7.
Binary-coded decimal
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In computing and electronic systems, binary-coded decimal is a class of binary encodings of decimal numbers where each decimal digit is represented by a fixed number of bits, usually four or eight. Special bit patterns are used for a sign or for other indications. The precise 4-bit encoding may vary however, for technical reasons, the ten states representing a BCD decimal digit are sometimes called tetrades with those dont care-states unused named pseudo-tetrads or pseudo-decimal digit). BCDs principal drawbacks are an increase in the complexity of the circuits needed to implement basic arithmetics. BCD was used in many early computers, and is implemented in the instruction set of machines such as the IBM System/360 series and its descendants. BCD takes advantage of the fact that any one decimal numeral can be represented by a four bit pattern, the most obvious way of encoding digits is natural BCD, where each decimal digit is represented by its corresponding four-bit binary value, as shown in the following table. This is also called 8421 encoding, other encodings are also used, including so-called 4221 and 7421 — named after the weighting used for the bits — and excess-3. For example, the BCD digit 6, 0110b in 8421 notation, is 1100b in 4221, 0110b in 7421, Packed, Two numerals are encoded into a single byte, with one numeral in the least significant nibble and the other numeral in the most significant nibble. To represent numbers larger than the range of a single byte any number of contiguous bytes may be used, also note how packed BCD is more efficient in storage usage as compared to unpacked BCD, encoding the same number in unpacked format would consume twice the storage. Shifting and masking operations are used to pack or unpack a packed BCD digit, other logical operations are used to convert a numeral to its equivalent bit pattern or reverse the process. BCD is very common in systems where a numeric value is to be displayed, especially in systems consisting solely of digital logic. By employing BCD, the manipulation of data for display can be greatly simplified by treating each digit as a separate single sub-circuit. This matches much more closely the reality of display hardware—a designer might choose to use a series of separate identical seven-segment displays to build a metering circuit. If the numeric quantity were stored and manipulated as pure binary, therefore, in cases where the calculations are relatively simple, working throughout with BCD can lead to a simpler overall system than converting to and from binary. Most pocket calculators do all their calculations in BCD, the same argument applies when hardware of this type uses an embedded microcontroller or other small processor. Often, smaller code results when representing numbers internally in BCD format, for these applications, some small processors feature BCD arithmetic modes, which assist when writing routines that manipulate BCD quantities. In Packed BCD, each of the two nibbles of each byte represent a decimal digit, Packed BCD has been in use since at least the 1960s and is implemented in all IBM mainframe hardware since then. Most implementations are big endian, i. e. with the more significant digit in the half of each byte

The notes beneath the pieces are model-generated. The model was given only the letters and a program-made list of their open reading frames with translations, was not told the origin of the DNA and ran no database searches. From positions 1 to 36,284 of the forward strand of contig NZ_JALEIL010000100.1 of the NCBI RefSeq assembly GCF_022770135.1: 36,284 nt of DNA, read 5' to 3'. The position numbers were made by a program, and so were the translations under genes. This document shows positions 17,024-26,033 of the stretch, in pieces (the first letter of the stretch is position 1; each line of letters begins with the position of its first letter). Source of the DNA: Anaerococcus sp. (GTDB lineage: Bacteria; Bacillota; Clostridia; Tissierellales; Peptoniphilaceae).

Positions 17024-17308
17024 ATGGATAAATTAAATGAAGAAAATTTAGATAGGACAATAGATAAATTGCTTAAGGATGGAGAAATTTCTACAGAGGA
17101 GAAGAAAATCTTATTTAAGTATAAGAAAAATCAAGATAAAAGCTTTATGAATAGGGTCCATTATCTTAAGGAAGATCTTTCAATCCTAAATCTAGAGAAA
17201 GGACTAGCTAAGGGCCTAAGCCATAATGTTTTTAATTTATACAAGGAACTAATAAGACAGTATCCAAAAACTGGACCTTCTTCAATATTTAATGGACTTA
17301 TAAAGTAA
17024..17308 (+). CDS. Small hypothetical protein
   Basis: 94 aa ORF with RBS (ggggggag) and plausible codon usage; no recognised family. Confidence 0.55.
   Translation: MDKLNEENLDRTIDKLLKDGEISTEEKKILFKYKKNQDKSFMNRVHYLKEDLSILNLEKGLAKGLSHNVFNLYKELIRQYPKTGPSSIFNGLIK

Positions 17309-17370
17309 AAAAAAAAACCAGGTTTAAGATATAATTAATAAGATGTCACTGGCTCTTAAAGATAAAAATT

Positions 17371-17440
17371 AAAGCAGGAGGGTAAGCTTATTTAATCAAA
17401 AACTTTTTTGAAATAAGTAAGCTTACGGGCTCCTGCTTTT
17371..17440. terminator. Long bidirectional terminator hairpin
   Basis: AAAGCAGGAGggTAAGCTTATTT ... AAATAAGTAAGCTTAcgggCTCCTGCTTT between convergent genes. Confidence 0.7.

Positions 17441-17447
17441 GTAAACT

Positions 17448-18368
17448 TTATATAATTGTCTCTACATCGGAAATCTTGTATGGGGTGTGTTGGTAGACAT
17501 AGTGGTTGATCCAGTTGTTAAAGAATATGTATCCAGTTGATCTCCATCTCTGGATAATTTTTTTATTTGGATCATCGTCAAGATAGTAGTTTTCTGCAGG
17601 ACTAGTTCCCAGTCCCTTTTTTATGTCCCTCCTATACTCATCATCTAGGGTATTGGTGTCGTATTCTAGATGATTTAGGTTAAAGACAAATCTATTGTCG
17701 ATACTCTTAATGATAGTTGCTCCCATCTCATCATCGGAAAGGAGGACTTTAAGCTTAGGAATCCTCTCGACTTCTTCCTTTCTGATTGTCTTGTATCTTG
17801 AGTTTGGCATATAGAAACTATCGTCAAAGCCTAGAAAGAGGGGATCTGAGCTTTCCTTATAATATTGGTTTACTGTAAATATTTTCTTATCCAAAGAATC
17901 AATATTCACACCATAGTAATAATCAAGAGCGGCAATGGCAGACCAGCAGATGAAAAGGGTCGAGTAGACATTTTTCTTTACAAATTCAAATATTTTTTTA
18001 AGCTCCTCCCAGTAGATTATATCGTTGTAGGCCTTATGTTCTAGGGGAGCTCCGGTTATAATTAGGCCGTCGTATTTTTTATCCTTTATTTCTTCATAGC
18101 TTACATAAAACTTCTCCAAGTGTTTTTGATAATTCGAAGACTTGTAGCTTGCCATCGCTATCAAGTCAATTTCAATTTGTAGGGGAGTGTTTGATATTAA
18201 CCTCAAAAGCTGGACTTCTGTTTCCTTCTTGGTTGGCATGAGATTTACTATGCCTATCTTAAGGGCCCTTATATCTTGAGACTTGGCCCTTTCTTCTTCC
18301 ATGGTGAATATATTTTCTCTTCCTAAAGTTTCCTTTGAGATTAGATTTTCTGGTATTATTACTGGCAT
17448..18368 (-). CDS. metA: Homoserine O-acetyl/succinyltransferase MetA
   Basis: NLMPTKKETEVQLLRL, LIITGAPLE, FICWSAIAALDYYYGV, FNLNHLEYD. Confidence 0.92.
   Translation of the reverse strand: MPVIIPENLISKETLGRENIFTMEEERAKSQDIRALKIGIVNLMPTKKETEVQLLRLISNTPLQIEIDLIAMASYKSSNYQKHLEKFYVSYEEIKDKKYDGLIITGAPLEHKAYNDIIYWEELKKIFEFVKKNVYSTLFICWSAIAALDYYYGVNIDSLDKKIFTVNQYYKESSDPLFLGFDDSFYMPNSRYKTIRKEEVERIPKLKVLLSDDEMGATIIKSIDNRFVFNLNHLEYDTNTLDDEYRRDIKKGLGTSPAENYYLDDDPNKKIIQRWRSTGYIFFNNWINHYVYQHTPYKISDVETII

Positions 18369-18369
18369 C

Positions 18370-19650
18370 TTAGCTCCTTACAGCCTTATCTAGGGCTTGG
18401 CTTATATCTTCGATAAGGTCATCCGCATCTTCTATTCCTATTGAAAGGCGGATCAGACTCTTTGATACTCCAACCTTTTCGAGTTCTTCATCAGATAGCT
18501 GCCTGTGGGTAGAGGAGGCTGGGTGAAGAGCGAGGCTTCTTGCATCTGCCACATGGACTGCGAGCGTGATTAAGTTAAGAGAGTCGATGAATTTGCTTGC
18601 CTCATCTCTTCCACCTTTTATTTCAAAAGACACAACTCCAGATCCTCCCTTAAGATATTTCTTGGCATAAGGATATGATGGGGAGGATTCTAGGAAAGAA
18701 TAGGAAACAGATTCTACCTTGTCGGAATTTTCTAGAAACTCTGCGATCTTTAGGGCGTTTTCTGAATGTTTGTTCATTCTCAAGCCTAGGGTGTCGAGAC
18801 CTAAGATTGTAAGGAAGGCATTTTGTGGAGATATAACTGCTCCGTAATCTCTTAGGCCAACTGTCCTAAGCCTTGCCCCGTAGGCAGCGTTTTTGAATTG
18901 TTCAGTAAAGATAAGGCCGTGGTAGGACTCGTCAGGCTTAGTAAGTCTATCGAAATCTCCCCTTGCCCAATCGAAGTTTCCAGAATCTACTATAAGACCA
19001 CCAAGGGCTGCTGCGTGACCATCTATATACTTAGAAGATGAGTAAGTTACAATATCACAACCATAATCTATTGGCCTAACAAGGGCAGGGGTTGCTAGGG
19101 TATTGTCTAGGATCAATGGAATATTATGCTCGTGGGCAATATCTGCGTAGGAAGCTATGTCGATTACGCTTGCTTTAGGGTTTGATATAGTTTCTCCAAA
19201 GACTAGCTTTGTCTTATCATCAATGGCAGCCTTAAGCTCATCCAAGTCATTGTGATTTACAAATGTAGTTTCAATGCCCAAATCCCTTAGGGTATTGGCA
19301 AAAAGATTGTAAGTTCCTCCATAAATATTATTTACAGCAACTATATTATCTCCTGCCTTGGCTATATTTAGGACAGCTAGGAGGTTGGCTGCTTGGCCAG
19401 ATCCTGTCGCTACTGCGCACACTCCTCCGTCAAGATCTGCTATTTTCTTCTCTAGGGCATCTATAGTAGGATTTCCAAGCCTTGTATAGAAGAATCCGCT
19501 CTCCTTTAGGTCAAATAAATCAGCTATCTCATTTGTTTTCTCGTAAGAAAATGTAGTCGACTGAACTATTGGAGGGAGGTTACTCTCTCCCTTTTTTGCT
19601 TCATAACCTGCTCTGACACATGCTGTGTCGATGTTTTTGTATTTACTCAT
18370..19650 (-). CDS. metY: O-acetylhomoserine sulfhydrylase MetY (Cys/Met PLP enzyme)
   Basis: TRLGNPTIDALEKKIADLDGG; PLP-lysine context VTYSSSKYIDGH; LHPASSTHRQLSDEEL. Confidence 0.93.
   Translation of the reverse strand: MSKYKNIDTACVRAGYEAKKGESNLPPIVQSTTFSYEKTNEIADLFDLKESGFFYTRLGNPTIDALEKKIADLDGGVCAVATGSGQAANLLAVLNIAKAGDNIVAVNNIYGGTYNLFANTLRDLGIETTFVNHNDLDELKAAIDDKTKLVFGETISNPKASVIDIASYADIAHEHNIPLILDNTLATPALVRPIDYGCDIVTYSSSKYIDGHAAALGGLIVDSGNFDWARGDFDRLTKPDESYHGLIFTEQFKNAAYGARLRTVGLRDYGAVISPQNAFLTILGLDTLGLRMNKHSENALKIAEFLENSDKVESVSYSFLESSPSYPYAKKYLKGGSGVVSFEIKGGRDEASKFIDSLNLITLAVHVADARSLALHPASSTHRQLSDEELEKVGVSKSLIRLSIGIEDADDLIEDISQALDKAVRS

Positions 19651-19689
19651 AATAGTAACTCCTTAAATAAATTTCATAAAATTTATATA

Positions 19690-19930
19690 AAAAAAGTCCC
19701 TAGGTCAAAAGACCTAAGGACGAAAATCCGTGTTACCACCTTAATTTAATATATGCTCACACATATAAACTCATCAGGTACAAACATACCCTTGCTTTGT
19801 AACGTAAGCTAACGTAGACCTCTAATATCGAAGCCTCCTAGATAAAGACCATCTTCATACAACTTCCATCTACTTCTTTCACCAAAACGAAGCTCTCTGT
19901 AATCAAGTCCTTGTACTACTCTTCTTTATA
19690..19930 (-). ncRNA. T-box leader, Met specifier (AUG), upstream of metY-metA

8.
Binary number